ChigonKimSeminarPicKCS Bayside June9 2017

On Friday, June 9, 2017, Professor Chigon Kim of Wright State University gave a talk on "The Aging Korean Immigrant Population in the United States: Living Arrangements, Health Conditions, and Socio-economic Status of Older Korean Immigrants" at the new KCS location in Bayside, Queens. This event was part of RCKC's regular seminar series.

The Korean immigrant population aged 65 and over has continued to grow rapidly over decades. The percentage of older Korean immigrants (ages 65 and older) among the total Korean immigrant population has increased from less than 5 percent in 1990 to more than 17 percent in 2015. The aging of the Korean immigrant population has shown distinct demographic characteristics. For example, women outnumber men in the older age groups in part because of their longer life expectancy. More than two out of five older Korean immigrants live in two major Korean population centers, Los Angeles and New York metropolitan areas. This presentation will focus on the living arrangements, health conditions, and socioeconomic status of these older Korean immigrants using data from the U.S. Census and American Community Survey. Results show that 62 percent of older Korean immigrants are married and living with their spouse. Among the non-married, a third of them live in an extended-family household (e.g., living in their own child’s family). Yet, almost half of non-married older Korean immigrants live alone. More than a quarter of older Korean immigrants have experienced one or more health problems with the most common difficulties being ambulatory (e.g., walking and climbing stairs) and independent living difficulties. These health problems are more prevalent among the non-married and living alone. About 18 percent of the older Korean immigrants participate in the labor market, and 40 percent of them are self-employed. Besides wages/salaries and business income, older Korean immigrants have various income sources such as Social Security, investment, and pension. Nonetheless, one out of five are in poverty. The presentation will conclude with a discussion of how the aging Korean immigrant population will have wide-ranging implications for families, businesses, and communities.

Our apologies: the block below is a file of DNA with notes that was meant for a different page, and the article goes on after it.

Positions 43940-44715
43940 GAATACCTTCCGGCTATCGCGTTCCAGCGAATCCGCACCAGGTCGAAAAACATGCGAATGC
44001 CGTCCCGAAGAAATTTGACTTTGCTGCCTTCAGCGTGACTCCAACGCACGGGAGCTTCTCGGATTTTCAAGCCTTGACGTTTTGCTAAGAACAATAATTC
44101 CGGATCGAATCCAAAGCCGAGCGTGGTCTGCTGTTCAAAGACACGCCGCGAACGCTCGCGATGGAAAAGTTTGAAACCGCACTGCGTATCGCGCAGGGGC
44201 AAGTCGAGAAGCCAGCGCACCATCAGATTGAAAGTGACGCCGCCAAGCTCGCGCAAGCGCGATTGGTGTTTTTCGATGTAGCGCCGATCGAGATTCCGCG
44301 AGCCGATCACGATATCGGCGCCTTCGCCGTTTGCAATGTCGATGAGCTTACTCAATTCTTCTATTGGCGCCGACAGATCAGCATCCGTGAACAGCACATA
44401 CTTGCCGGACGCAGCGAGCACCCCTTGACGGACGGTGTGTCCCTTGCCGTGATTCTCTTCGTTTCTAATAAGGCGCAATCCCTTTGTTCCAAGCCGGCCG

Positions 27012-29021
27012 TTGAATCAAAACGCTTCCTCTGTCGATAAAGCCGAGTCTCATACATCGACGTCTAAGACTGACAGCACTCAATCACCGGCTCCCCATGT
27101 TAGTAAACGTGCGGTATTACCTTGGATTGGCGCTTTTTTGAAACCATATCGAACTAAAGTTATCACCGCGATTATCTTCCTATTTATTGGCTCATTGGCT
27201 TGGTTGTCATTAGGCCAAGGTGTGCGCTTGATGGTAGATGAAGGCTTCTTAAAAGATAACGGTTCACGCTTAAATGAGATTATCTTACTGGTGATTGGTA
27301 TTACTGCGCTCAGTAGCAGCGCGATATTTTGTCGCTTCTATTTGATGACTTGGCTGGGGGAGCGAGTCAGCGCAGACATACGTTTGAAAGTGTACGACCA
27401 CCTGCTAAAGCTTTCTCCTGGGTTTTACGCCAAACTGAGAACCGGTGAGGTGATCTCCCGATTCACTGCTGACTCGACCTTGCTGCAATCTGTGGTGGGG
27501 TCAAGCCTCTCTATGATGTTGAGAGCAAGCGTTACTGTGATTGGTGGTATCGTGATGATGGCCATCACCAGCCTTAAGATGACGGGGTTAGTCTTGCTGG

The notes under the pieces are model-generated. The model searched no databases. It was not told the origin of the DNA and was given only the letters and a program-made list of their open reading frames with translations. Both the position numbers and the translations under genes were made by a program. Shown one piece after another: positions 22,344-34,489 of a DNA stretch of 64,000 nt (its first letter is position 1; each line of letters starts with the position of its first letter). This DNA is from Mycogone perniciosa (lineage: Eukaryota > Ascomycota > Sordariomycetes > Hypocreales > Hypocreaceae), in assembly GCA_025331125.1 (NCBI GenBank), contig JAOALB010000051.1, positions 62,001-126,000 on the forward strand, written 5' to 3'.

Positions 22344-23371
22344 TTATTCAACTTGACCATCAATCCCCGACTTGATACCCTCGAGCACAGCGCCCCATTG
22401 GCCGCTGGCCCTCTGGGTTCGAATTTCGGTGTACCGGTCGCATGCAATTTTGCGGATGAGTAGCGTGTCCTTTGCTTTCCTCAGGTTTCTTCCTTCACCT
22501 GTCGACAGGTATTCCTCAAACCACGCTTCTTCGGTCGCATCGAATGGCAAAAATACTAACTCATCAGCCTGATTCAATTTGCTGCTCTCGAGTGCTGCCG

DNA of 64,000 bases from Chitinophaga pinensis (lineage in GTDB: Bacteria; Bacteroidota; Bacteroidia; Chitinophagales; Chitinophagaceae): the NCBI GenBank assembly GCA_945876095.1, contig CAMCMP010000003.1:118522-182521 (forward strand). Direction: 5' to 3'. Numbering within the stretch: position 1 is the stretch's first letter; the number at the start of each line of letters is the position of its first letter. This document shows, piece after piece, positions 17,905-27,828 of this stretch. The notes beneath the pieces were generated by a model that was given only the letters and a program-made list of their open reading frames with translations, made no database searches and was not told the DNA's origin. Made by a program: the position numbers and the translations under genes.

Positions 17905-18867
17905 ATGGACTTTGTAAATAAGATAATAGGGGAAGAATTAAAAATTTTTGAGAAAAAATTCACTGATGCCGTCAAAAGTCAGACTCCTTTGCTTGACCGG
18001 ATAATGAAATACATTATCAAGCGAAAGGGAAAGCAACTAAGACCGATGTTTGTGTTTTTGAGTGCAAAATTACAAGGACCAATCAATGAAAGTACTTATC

We would like to thank Professor Chigon Kim, KCS, and everyone who attended the seminar.

ConferenceKoreatownsGLF2017 Pic1comprssd

On May 4, 2017, an international conference titled "Ethnic Enclaves and Urban Regeneration" was held at Global Leadership Foundation in Flushing, Queens. This event was co-organized by the BK21+ Ethnic and Koreatown Urban Regeneration Research Team at Hankuk University of Foreign Studies (Seoul, South Korea) and the Research Center for Korean Community at Queens College. This international conference featured presentations by researchers from China, Japan, Korea, and the United States. Topics included transnationalism, cultural contents, Hallyu (The Korean Wave), digital mapping, ethnic retention, and other interesting subjects related to Korean ethnic enclaves all over the world.

This conference was sponsored by the National Research Foundation of Korea and the Hankuk University of Foreign Studies Global Cultural Contents Research Center. 

We would like to express our appreciation to Professor Young Sang Yim of the Department of Global Cultural Contents at Hankuk University of Foreign Studies for all of his hard work organizing the conference. We also thank members of the community who attended this conference in the middle of a weekday.

Click the photo at the top of this newsletter or here for a link to a full schedule of the conference presentations.   

 

 

ProfMin SeminarPic GLF Apr19 2017

On Wednesday, April 19, 2017, Professor Pyong Gap Min of RCKC and Queens College gave a talk titled "The Advantages of Suburban Enclaves Over Urban Enclaves in Community Empowerment: A Comparison of Korean Enclaves in Queens Borough and Bergen County in the NY-NJ Area." This event took place at Global Leadership Foundation on Parsons Blvd in Flushing from 6:30 to 8:30 PM. Approximately twenty people attended this talk, including three of RCKC's 2017 visiting scholars, the co-director of the MinKwon Center for Community Action, and a reporter for Korea Central Daily News.